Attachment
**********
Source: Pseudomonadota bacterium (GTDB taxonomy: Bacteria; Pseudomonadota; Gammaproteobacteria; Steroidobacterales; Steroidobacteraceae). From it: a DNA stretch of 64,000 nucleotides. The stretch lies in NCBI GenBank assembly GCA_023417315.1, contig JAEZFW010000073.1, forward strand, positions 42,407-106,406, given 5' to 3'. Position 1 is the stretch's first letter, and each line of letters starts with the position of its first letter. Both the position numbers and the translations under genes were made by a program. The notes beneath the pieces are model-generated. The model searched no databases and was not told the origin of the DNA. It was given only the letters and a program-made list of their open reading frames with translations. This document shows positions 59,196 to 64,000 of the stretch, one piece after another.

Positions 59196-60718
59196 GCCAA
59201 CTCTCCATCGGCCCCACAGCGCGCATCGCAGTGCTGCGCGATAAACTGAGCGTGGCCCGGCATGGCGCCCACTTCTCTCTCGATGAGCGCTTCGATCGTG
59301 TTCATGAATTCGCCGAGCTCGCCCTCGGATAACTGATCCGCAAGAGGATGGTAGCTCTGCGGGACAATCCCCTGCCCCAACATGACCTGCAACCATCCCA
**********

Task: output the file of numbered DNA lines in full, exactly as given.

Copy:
Source: Pseudomonadota bacterium (GTDB taxonomy: Bacteria; Pseudomonadota; Gammaproteobacteria; Steroidobacterales; Steroidobacteraceae). From it: a DNA stretch of 64,000 nucleotides. The stretch lies in NCBI GenBank assembly GCA_023417315.1, contig JAEZFW010000073.1, forward strand, positions 42,407-106,406, given 5' to 3'. Position 1 is the stretch's first letter, and each line of letters starts with the position of its first letter. Both the position numbers and the translations under genes were made by a program. The notes beneath the pieces are model-generated. The model searched no databases and was not told the origin of the DNA. It was given only the letters and a program-made list of their open reading frames with translations. This document shows positions 59,196 to 64,000 of the stretch, one piece after another.

Positions 59196-60718
59196 GCCAA
59201 CTCTCCATCGGCCCCACAGCGCGCATCGCAGTGCTGCGCGATAAACTGAGCGTGGCCCGGCATGGCGCCCACTTCTCTCTCGATGAGCGCTTCGATCGTG
59301 TTCATGAATTCGCCGAGCTCGCCCTCGGATAACTGATCCGCAAGAGGATGGTAGCTCTGCGGGACAATCCCCTGCCCCAACATGACCTGCAACCATCCCA